Understanding Node Event Loop

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Understanding Node Event Loop

December 9, 2015 | Article | No Comments

Event I/O programming using node js is simple. Node has pulled speed and scalability on the fingertips of the common programmers.

But the event loop approach comes with a price, even though you are not aware of it. Here we will discuss about how node works, technically the node event loop and what we do’s and don’ts on top of it.

Event-Queue Processing Loop

Concurrent is true nature of Node and it is achieved by event loop.

Event loop can be thought as a loop that processes an event queue. Interesting events happen and go in a queue, waiting for their turn. Then, there is an event loop popping out these events, one by one, and invoking the associated callback functions, one at a time. The event loop pops one event out of the queue and invokes the associated callback. When the callback returns the event loop pops the next event and invokes the associated callback function. When the event queue is empty, the event loop waits for new events if there are some pending calls or servers listening, or just quits of there are none.

For example, we will create a new file as hello.js and write these:

setTimeout(function() {
    console.log('World!');
}, 2000);
console.log('Hello');

run it using the node command line tool.

node hello.js

You should see the word “Hello” written out first and then the word “World!” will come out 2 seconds later. If we see the code, the word “World!” appears first but it is not the case when we execute the code. Remember that Node is using event loop. When we declare anonymous function that print out “World!”, this function is not executed yet. The function is passed in as the first argument to a setTimeout() call, which schedules this function to run in 2000 miliseconds (2 seconds) later. Then, next statement is executed which will prints out “Hello”. Two seconds later, the setTimeout is execute as the timeout event is occurred. This means the word “World!” is printed out.

So, the first argument to the setTimeout call is a function we call as a “callback”. It’s a function which will be called later, when the event we set out to listen to occurs.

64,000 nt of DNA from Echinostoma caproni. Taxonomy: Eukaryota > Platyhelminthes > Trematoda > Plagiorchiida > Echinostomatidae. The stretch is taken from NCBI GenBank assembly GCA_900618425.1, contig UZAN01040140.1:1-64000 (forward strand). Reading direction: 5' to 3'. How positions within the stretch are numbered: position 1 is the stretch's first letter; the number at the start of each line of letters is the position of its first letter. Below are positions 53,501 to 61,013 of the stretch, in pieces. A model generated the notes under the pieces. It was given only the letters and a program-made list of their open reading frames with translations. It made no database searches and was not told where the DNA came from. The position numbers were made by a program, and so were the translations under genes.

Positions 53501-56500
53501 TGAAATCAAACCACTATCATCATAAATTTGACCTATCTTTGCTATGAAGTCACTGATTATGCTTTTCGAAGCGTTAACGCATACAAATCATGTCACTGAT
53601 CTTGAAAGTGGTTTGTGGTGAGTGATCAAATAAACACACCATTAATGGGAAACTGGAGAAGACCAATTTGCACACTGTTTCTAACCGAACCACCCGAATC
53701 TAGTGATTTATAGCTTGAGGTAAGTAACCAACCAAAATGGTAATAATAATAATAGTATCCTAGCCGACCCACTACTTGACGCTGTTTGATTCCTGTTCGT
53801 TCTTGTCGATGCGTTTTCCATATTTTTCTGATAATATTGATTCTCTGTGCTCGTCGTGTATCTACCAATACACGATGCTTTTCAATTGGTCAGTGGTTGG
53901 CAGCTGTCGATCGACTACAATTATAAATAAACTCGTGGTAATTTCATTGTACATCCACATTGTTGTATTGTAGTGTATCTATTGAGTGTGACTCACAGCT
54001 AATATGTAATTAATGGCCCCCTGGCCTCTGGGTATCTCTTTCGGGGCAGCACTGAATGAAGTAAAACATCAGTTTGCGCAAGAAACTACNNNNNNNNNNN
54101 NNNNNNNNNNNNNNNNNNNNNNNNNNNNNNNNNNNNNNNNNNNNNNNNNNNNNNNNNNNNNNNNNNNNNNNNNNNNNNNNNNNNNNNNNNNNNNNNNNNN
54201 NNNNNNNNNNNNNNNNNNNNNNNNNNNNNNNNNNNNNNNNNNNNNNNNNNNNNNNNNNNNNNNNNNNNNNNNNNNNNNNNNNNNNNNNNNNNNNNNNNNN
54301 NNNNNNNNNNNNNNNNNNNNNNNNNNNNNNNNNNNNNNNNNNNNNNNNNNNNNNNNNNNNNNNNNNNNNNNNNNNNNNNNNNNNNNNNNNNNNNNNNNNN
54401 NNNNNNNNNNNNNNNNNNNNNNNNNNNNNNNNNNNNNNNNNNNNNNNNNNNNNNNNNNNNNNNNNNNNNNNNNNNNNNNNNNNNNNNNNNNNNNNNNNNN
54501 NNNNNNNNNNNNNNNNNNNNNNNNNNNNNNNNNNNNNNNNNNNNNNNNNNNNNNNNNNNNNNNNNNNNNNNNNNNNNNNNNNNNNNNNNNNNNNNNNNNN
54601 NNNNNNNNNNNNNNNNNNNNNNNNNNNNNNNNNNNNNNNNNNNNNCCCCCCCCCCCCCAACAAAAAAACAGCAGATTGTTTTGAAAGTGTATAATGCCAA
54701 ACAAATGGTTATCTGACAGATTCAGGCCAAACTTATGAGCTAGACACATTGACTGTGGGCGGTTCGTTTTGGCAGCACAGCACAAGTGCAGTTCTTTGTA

After our callback is invoked, Node understands that there is nothing more to do and exits.

Callbacks that Generate Events

In above example, we only use one-time execution. We can keep Node busy and keep on scheduling callbacks by using this patterns:

(function schedule() {
  setTimeout(function() {
    console.log('HelloWorld!');
    schedule();
  }, 10000);
})();

If you look it, it is similar to recursive function, but it is not.

We trap the whole thing inside a function named “schedule” and invoking it immediately after declaration. This function will schedule a callback to execute in 1 seconds. This callback, when invoked, will print “Hello World!” and then run schedule again.

On every callback, we registering a new one to be invoked one second later, never letting Node finish.

Not Blocking

The primary concern and main use case for an event loop is to create highly scalable servers. Since an event loop runs in a single thread, it only processes the next event when the callback finishes. If you could see the call stack of a busy Node application you would see it going up and down really fast, invoking callbacks and piling up the next event in line. But for this to work well you have to clear the event loop as fast as you can.

There are two main categories of things that can block the event loop: synchronous I/O and big loops.

Node API is not all asynchronous. Some parts of it are synchronous like, for instance, some file operations. Don’t worry, they are very well marked: they always terminate in “Sync” – like fs.readFileSync – , and they should not be used, or used only when initializing. On a working server you should never use a blocking I/O function inside a callback, since you’re blocking the event loop and preventing other callbacks – probably belonging to other client connections – from being served.

The second category of blocking scenario is when a giant loop is performed. A giant loop in this term is a loop which take a lot of time like iterating over thousands of objects or doing complex time-taking operations in memory.

Let see an example:

var open = false;

setTimeout(function() {
    open = true;
}, 1000);

while(!open) {
    // wait
}

console.log('opened!');

You would expect the code to work, seeing the setTimeout() will surely be executed on next 1 second. However, this never happens as the node will never execute the timeout callback because the vent loop is stuck on the while loop, never giving the timeout event.

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xathrya

A man who is obsessed to low level technology.

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